Thanks RichyB. I didn’t realise there was a “dual tariff” option. Pulling users away from the peak time through pricing incentives would clearly help spread the load … at least in theory. In practice, however, I’m not sure it would make a lot of difference.
For one thing, 5pm is traditionally the time when people ramp up their heating (even though they’re probably not coming home from work to a cold house during these times of pandemic), and most heating nowadays still uses gas boilers which contribute to global warming whatever time they’re used. On the electrical side, what are we talking about? Fewer boiled kettles or oven-cooked meals would make a difference to the instantaneous load - but are we really suggesting that people should being willing to move their mealtimes outside the peak?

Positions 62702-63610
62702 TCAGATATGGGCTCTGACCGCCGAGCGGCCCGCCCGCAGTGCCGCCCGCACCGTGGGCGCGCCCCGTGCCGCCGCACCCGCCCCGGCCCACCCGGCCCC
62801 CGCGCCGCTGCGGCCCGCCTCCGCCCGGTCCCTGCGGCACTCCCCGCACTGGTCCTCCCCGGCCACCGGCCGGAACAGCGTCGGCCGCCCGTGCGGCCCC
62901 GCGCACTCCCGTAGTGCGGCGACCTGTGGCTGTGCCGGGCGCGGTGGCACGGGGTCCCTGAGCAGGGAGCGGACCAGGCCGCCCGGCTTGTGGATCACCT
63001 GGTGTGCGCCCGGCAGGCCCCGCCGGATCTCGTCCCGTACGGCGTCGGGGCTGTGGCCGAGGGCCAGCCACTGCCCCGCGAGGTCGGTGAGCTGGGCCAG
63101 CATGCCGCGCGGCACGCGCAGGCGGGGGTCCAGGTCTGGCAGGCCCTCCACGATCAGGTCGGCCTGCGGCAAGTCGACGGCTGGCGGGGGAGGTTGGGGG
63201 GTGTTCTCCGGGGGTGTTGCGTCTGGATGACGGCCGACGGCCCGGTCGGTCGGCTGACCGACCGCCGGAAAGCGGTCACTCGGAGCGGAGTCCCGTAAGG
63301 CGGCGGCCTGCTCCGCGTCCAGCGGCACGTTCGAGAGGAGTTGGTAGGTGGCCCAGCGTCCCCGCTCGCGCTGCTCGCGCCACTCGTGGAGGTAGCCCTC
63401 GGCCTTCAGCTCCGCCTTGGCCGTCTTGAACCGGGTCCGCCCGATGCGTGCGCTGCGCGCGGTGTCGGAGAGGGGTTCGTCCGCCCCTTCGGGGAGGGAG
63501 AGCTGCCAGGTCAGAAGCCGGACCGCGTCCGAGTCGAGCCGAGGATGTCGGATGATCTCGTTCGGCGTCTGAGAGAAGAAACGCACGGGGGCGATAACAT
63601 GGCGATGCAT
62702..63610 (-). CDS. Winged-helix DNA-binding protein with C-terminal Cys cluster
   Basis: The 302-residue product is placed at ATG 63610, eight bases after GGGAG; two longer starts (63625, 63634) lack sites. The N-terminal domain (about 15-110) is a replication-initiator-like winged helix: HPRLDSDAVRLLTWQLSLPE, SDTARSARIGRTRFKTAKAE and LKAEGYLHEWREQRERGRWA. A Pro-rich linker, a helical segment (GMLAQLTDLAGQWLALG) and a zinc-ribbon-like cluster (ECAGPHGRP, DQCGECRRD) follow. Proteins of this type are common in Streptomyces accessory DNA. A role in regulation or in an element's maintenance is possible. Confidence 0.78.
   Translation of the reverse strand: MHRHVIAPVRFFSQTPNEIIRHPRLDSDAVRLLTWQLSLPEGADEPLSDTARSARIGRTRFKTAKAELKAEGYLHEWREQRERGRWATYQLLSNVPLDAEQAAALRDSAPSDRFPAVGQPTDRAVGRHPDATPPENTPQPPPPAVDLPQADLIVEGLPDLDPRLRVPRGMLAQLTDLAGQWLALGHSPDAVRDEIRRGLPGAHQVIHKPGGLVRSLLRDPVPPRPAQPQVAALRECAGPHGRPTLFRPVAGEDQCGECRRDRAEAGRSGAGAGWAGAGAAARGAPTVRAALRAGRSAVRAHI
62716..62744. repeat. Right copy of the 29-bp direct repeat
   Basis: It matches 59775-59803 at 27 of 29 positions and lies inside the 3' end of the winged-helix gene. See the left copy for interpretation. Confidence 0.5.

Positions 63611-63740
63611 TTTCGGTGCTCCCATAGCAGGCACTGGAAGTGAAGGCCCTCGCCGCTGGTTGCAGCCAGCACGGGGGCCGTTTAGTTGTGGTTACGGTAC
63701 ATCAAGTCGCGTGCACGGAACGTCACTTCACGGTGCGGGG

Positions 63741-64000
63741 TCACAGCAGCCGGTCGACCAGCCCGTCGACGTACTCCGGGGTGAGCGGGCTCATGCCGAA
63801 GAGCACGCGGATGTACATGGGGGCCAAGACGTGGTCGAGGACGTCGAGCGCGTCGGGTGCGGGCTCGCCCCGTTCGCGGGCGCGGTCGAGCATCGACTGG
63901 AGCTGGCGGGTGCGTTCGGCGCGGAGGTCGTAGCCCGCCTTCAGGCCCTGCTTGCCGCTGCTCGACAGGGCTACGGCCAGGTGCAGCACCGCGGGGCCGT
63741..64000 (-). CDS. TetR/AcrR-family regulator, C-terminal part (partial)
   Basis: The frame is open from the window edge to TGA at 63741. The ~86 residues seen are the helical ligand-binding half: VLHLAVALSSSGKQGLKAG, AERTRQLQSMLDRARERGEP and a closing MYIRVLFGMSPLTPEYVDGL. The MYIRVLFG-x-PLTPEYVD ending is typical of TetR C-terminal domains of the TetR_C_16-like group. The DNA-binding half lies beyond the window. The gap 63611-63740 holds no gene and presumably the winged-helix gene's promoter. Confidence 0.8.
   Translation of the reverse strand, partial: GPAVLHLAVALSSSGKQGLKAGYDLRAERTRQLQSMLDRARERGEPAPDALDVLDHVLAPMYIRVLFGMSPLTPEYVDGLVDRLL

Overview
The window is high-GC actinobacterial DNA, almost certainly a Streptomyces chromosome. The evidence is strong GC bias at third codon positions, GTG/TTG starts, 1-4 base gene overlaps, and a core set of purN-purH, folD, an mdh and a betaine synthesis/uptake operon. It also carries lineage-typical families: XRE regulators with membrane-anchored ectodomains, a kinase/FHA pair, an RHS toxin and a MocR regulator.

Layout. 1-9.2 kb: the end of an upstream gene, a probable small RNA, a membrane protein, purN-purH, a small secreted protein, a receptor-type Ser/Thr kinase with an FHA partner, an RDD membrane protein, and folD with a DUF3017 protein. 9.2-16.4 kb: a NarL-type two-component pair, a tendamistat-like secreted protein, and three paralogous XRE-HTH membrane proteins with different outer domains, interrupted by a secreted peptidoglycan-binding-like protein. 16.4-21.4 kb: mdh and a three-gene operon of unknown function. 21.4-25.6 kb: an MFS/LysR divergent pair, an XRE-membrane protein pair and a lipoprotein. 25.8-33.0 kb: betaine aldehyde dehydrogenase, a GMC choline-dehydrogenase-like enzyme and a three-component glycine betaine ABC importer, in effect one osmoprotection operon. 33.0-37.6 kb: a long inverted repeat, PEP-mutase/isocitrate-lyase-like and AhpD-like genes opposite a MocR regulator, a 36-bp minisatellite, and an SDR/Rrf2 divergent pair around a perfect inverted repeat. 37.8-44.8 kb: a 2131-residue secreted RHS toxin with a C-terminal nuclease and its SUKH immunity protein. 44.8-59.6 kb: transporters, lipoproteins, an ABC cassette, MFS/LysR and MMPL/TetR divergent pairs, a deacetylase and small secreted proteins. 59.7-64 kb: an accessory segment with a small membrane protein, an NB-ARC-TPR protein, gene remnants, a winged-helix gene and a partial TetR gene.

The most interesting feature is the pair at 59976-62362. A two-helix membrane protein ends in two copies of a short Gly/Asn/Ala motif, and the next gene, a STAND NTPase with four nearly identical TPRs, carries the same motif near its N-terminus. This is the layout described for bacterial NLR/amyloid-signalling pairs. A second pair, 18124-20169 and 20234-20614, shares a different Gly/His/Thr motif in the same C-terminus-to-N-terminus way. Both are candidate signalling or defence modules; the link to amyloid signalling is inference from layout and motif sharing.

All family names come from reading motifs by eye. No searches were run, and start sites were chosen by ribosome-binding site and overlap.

I have a 4kW solar panel system with an instantaneous power monitor (home built ), and try to do tumble drying on days when the sun’s shining to take advantage of the “free” energy. Even at this time of year, a sunny day can deliver 2500 to 3000 watts for some hours which will easily power the dryer. So apart from my gas boiler, I’d like to think I’m fairly green-conscious. I have my eye on an air-to-air heat pump for the future, but I’m waiting until the price comes down to something affordable!
But it was the expression “reduce waste” which I was most curious about in the above email. I can’t imagine what this might be referring to. Perhaps seeing the pennies tick over minute by minute might coax a few people to turn down their heating … but is this “waste”?